This study aims to explore the strategies used by older Hong Kong migrants in Britain in handling their care needs and maintaining relationship with their families in Britain and their place of origin. It is built on the PI’s previous work on the concepts of familisation and defamilisation; and culturally sensitive policy and practice for Chinese older people in Britain. The main focuses are: 1) strategies used by older Hong Kong migrants in Britain in maintaining relationship with their Britain-based and overseas families; 2) how such strategies are related to their reliance on the family, the state and the market for the care and support they need; and 3) how such strategies are related to the intergenerational and transnational division of caring and financial responsibilities in their families. The study will draw references from four areas of theoretical debate: defamilisation and familisation, decommodification and commodification, intergenerational division of labour in the family, and culturally sensitive policy and practice. The study will take two stages and be conducted in three cities in Britain (London, Manchester and Sheffield) and Hong Kong. It will explore the views of both older Hong Kong migrants and their families in Britain and Hong Kong. In the first stage, 80 older people in the three British cities with family connections in Hong Kong and of a variety of personal characteristics will be recruited through purposive sampling procedures to attend a semi-structured interview. Respondents will be asked to share their migration history, care arrangements, support networks and connections with their local and overseas families. In the second stage, snowball sampling procedures will be used to recruit 10 family members of the respondents in Britain and 10 overseas family members in Hong Kong to attend a semi-structured interview to provide their views on the issues concerned. A thematic approach will be adopted to analyse the interview data with the aid of Maxqda. The study will enhance the understanding of transnational family relationships by disentangling some complex patterns concerning caring arrangements of older migrants and exploring how policy and practice can be more responsive to their needs and preferences. It will also contribute to the theoretical debate of different types of defamilisation, their relationship with decommodification in the labour and product spheres and how these concepts could be used to analyse models of family division of labour in care and finance.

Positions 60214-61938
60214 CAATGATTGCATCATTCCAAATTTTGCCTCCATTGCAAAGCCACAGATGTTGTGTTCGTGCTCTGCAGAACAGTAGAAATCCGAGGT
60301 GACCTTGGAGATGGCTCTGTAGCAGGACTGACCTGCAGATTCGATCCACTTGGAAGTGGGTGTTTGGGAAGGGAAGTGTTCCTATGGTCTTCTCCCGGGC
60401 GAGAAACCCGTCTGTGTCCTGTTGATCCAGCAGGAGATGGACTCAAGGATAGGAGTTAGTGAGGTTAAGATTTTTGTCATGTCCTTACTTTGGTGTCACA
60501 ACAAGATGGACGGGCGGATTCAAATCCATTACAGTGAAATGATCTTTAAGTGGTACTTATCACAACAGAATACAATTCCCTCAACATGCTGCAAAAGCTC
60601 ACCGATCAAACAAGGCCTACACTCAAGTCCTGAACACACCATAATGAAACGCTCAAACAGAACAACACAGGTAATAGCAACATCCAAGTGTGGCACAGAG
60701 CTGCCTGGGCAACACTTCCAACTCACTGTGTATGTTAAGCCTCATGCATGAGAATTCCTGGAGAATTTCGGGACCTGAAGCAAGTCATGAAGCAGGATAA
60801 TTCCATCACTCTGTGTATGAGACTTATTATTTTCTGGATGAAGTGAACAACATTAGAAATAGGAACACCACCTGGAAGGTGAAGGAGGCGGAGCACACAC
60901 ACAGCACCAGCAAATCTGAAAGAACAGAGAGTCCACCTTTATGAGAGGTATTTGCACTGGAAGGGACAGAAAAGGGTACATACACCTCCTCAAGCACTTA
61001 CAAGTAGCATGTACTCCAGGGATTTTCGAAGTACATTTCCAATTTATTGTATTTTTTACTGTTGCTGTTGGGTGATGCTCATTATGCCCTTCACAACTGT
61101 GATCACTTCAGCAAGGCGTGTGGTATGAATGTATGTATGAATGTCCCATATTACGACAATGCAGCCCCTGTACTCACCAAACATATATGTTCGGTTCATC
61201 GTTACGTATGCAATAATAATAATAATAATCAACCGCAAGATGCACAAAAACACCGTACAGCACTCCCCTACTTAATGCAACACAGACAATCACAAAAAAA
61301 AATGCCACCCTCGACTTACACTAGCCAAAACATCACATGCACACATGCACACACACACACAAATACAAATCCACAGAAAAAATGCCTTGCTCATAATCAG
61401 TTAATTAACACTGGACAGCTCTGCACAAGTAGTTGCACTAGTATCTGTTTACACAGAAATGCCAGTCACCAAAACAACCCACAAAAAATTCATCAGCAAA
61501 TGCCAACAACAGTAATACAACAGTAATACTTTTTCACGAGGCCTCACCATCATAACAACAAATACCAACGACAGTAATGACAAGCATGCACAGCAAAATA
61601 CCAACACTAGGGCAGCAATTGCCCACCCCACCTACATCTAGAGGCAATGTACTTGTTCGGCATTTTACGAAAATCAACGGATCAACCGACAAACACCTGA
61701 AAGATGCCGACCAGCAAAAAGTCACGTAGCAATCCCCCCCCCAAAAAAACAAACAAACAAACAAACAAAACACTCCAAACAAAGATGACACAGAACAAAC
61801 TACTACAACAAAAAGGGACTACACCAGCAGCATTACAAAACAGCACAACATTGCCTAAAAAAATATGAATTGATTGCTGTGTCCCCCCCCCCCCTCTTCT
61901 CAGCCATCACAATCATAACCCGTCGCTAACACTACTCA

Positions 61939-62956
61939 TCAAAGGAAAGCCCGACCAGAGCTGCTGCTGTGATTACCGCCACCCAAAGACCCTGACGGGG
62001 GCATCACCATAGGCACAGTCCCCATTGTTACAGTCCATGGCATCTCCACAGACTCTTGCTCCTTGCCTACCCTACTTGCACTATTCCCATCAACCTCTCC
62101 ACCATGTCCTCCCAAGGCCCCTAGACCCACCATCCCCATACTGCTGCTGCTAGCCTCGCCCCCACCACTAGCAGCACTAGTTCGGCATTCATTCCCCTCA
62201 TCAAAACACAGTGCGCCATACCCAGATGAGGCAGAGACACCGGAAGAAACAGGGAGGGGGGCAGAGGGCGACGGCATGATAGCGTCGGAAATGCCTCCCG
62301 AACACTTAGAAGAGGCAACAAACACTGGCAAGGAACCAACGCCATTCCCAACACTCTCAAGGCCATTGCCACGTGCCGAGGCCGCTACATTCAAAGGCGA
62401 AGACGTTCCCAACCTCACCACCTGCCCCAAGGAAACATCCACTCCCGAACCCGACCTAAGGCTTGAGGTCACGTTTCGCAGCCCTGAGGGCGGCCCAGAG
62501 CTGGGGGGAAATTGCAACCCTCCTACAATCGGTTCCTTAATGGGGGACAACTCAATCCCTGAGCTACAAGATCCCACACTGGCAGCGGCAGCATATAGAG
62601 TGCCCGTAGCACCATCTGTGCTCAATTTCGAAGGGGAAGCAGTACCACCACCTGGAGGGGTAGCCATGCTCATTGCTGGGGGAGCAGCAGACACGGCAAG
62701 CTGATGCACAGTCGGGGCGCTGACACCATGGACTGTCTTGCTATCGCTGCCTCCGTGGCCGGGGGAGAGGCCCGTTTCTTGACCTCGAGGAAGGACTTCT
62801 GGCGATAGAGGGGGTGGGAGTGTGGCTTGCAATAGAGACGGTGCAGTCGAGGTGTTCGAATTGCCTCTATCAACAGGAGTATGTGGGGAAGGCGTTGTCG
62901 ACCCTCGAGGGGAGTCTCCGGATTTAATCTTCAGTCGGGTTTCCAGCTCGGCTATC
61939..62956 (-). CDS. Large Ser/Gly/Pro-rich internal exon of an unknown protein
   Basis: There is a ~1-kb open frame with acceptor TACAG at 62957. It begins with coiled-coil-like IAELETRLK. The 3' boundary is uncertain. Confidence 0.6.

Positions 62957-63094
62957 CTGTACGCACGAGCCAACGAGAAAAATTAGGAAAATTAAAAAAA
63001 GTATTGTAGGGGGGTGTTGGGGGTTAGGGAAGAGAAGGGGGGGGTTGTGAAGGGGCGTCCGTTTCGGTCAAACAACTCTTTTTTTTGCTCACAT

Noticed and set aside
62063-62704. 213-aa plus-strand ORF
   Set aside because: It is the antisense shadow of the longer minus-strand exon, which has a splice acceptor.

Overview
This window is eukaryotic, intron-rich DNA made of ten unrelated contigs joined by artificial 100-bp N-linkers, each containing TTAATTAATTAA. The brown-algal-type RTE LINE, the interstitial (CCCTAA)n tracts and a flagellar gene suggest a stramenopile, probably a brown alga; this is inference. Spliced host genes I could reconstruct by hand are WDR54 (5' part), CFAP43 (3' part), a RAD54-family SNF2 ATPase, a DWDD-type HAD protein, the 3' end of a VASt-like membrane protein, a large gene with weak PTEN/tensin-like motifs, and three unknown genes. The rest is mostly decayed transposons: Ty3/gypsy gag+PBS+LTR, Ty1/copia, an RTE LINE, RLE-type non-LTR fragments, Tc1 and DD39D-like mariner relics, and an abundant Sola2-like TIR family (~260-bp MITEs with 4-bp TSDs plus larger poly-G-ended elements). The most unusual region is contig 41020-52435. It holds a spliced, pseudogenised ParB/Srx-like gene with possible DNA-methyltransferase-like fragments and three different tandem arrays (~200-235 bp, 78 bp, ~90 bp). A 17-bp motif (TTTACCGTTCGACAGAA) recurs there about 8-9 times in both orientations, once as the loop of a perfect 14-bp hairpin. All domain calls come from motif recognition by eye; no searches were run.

|Effective start/end date||1/01/18 → 30/06/20|
UN Sustainable Development Goals
In 2015, UN member states agreed to 17 global Sustainable Development Goals (SDGs) to end poverty, protect the planet and ensure prosperity for all. This project contributes towards the following SDG(s):
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